From the Midnight Sun of summer, polar nights of winter, transitioning colors of fall and natural waterfalls of spring, Norway truly is a beauty to behold all year round. Pack layers, hiking boots and a ready attitude, and this land will treat you right.
Fjord Cruises – Simultaneously awe-inspiring, relaxing and exhilarating, a cruise along one of Norway’s fjords is a must-do when visiting. Sprawling between mountains and connecting crucial parts of the country together, traveling on a fjord is one of the best ways to appreciate the varied and dramatic nature of Norway. Hop from port town to port town aboard a classic Hurtigruten ferry (which has been transporting Norwegians and their supplies since 1893), or turn part of your Norway trip into an all-inclusive luxury cruise along the coast, with one of the operator’s pre-packaged journeys, with food, beverage, spacious quarters and inland excursions included.
Hike the Triple Crown – Norway’s terrain – from fertile valleys and high plateaus to stunning Arctic glaciers and mountain passes – practically begs to be hiked. Any lengthy walk in the country can quickly turn into a challenging hike, but several classic routes cap with spectacular summits, perfect for amazing photo opportunities that are sure to make friends, family and followers drool with jealousy. The natural rock formations are Kjerag, Pulpit Rock and Trolltunga, each requiring a solid day’s worth of hiking. Base yourself from Stavanger before spreading out to the necessary port towns that you’ll reach to begin each hike, or trek with VisitNorway, who have put together a guided 6-day journey to tackle the triple crown of hikes.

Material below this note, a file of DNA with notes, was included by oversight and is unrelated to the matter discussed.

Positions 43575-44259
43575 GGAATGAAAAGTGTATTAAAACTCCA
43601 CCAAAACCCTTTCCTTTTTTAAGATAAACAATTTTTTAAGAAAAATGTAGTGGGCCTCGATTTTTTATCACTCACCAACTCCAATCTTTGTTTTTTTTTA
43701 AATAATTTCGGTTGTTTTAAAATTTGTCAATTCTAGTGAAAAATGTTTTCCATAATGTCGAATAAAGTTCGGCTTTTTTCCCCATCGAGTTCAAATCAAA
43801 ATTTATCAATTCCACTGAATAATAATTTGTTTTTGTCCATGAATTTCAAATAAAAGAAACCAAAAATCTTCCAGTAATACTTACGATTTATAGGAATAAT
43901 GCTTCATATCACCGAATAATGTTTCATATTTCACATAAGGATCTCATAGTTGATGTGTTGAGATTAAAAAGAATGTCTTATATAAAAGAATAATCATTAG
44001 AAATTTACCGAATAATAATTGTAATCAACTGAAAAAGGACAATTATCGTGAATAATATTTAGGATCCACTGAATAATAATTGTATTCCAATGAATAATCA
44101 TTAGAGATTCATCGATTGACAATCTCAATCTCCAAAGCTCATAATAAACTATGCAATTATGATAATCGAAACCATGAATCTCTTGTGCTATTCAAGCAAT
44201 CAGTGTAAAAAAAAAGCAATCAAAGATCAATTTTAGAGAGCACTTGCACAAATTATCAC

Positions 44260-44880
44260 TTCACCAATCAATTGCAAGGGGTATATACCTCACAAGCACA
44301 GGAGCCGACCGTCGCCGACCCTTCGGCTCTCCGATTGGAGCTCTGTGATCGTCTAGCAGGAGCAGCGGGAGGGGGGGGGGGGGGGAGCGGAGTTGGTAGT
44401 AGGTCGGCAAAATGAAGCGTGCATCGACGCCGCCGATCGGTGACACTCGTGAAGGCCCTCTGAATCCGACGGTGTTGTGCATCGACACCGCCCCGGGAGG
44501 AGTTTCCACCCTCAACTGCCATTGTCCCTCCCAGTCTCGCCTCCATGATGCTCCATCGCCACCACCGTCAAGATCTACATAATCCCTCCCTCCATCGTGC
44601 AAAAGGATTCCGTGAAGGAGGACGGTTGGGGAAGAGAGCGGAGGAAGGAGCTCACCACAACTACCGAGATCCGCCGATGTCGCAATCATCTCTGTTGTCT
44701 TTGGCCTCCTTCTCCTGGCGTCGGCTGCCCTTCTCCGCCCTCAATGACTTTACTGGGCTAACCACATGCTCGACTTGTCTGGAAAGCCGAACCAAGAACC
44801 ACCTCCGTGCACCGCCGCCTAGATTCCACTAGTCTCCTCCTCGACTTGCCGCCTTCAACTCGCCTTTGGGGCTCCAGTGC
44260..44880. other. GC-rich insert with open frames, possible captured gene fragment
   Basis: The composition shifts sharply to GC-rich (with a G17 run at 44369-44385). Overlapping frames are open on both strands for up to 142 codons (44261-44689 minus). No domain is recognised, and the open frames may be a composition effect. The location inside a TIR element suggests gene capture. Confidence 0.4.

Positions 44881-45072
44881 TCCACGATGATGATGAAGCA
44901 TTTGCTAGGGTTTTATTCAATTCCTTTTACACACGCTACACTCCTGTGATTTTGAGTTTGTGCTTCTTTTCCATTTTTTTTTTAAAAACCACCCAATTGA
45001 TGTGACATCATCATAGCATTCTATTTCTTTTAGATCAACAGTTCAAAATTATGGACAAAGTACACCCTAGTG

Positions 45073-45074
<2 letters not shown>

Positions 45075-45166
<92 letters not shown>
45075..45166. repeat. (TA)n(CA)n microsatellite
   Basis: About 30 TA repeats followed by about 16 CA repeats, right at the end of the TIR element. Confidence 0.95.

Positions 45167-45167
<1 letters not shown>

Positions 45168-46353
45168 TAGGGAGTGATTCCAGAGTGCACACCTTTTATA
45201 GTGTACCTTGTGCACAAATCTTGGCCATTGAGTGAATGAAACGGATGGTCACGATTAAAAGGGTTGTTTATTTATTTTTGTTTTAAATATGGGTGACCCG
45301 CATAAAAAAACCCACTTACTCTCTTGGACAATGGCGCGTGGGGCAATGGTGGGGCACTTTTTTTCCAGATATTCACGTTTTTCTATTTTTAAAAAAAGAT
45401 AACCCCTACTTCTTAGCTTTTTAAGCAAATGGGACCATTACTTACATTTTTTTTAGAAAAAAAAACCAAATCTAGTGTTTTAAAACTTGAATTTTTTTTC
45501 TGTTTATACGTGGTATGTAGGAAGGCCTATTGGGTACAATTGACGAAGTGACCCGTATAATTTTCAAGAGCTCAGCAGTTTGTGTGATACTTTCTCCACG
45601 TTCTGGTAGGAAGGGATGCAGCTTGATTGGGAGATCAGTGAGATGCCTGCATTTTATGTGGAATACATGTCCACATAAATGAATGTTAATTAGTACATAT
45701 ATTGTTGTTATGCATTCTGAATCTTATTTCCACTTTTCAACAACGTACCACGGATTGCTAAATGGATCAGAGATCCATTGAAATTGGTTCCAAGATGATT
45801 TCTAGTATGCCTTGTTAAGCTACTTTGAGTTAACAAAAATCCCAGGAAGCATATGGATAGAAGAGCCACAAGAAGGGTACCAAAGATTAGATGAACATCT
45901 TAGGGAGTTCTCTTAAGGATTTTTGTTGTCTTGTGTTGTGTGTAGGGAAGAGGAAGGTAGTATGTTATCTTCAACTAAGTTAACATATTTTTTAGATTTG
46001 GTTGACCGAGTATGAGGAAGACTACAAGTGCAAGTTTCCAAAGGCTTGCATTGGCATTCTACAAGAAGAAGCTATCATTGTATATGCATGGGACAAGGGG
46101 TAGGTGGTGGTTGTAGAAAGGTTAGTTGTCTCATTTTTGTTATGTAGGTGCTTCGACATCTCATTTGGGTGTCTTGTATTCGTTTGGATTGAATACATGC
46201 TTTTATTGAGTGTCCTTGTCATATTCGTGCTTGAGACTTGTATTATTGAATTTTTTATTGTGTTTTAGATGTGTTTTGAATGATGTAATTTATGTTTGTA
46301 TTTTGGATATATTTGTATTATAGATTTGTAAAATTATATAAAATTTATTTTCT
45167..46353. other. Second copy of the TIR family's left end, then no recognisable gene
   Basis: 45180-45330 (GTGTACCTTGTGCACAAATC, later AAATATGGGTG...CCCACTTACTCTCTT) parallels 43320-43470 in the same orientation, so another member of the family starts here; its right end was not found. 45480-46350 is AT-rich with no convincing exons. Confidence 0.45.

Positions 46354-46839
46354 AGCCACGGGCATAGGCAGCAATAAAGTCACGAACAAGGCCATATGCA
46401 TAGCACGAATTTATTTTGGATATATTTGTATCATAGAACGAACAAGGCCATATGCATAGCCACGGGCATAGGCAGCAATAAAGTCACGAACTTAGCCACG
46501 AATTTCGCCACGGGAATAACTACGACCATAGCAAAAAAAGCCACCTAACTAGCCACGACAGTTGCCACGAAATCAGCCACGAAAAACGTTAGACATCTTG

Witness the Northern Lights – Experiencing the celestial ballet show of green, pink and violet lights as they dance across Norway’s night sky is an inspiring honeymoon moment and one that will forever be appreciated. September to March are the best times for viewing (especially in the heart of winter months, January and February), and although capturing this natural wonder is possible in Southern Norway, its best to head north to cities like Tromsø, where the winter wonder is all but guaranteed.